Rupp renovation a key issue at forum for Lexington council at-large candidates

bmusgrave@herald-leader.comApril 5, 2014 

This is an aerial view of the proposed renovated Rupp Arena and Lexington Center.


  • Lexington council 2014 at-large candidates

    Shannon Buzard

    Bill Cegelka

    Ray DeBolt

    Kenner "Pete" Dyer

    Steve Kay

    Connie Kell

    Jon Larson

    Chris Logan

    Richard Moloney

    Jerry Moody

    Don Pratt

    Jacob Slaughter

    Kevin Stinnett

The $310 million renovation and expansion of Rupp Arena and attached convention center was a key theme at a Lexington Urban County Council at-large candidate forum on Saturday.

The League of Women Voters sponsored the forum Saturday at the Lexington Public Library downtown.

Thirteen candidates are vying for at-large positions in the race that ultimately decides who will become vice mayor. The top six vote-getters in the May 20 primary election will move on to the general election in November. The candidate with the most votes in November will be named vice mayor. The second- and third-place finishers will be at-large council members.

The field includes some familiar faces. Two current council members are running: Steve Kay and Kevin Stinnett. Former council members Bill Cegelka and Richard Moloney are also running. Jon Larson, the current Fayette County judge-executive, is also in the race.

Because the field of at-large candidates is so large, Saturday's forum was conducted in two groups, so each candidate could have an opportunity to speak.

Several candidates said the city had other needs besides a new arena for the University of Kentucky men's basketball team.

"This is a complete waste of money and time," said Don Pratt, a community organizer who has run unsuccessfully for local office several times.

"There's probably only about 20 percent of people that can afford those tickets for every game," said Keener "Pete" Dyer, who said he is running to help the homeless and unfortunate. "I am for investing money in people."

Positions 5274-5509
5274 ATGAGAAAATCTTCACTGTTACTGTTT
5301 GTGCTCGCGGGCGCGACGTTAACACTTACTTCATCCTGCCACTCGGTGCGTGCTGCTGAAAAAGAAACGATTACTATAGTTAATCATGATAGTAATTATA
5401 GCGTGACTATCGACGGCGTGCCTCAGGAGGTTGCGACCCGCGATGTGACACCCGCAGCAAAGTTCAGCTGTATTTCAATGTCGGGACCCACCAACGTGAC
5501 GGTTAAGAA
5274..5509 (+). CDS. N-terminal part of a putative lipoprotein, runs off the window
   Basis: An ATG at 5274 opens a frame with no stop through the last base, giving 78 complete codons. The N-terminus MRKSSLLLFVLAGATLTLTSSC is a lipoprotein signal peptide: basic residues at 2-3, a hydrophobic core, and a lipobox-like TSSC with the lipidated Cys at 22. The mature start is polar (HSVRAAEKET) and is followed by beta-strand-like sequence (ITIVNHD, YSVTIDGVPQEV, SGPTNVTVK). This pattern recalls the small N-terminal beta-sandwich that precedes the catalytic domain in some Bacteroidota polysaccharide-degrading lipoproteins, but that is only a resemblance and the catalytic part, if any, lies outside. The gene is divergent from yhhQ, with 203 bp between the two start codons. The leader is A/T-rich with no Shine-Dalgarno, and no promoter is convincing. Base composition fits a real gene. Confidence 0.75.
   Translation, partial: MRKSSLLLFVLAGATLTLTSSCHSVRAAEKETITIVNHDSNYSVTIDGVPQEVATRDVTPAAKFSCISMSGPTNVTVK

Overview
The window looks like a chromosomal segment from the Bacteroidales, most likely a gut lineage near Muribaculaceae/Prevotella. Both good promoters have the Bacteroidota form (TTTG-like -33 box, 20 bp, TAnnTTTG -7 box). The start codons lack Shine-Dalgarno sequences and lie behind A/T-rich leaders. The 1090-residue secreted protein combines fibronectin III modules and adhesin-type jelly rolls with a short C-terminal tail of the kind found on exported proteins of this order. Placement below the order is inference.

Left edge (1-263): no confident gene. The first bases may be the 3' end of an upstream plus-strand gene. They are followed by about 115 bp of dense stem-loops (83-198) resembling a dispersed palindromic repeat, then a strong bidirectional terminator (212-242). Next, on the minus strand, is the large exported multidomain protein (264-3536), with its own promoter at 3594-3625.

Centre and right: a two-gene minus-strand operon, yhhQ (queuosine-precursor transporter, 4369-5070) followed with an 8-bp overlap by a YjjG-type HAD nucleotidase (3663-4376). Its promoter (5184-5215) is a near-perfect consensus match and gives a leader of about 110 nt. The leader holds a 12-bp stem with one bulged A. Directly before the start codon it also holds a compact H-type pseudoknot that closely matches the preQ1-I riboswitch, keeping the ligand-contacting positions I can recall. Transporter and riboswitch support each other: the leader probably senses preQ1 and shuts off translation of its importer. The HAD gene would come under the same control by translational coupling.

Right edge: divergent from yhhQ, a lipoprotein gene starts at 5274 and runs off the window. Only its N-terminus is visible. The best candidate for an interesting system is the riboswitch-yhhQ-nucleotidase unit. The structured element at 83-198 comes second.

Jerry Moody, who has worked for Kroger and God's Pantry and said Saturday he was homeless at one time, said he doesn't think that the city should be spending more than $300 million on Rupp Arena "while we have people freezing to death on our streets."

Others said they wanted to know more about how the project will be paid for.

Mayor Jim Gray has pushed the project and is trying to get $65 million in state bond money for it. But a full financial plan has not yet been released. Gray has said that the University of Kentucky, Rupp's most well-known tenant, does not want a tentative lease agreement between the city and university made public. Gov. Steve Beshear said last week that the plan on how to pay for the project should be released soon.

"Building and renovating Rupp Arena alone does not bring one additional tax dollar to our community," said Stinnett, who has represented the 6th Council District for a decade and now seeks an at-large seat. The convention center renovation could bring in more revenue through additional conventions, he said. Stinnett said that the council has to balance all of the city's needs with the plan to pay for Rupp, and he said that's tough to do without seeing the financial plan. The convention center will cost $120 million. The Rupp renovation and expansion will cost $190 million.

Kay, the only at-large incumbent in the race, said he wants to know more about the financing plan.

"We still don't have enough information," Kay said. "We need to see the numbers."

Still, Kay said that the project has potential and could transform the western edge of downtown.

Chris Logan, a minister who has run unsuccessfully for the Urban County Council and for the state House, said he is a proud UK graduate and said he would love to see a renovated Rupp Arena. But he wants to see the financing plan first.

Connie Kell, who is semi-retired and has worked for the Urban County Government's revenue department, said a financing plan is key.

"I have a problem with the mayor not having a plan, a solid plan to present to the Commonwealth of Kentucky," Kell said.

Richard Moloney, a former council member and chief administrative officer for the city, said he, too, wants to see more financial details. But Moloney added that Louisville and Northern Kentucky have received a lot of state bond money for convention centers in the past decade.

Lexington has not.

Other topics discussed Saturday include addressing Lexington's homeless population, creating a plan for more affordable housing, stimulating job growth and developing better relationships between the city, UK, Transylvania University and Bluegrass Community and Technical College.

Beth Musgrave: (859)231-3205. Twitter:@HLCityhall

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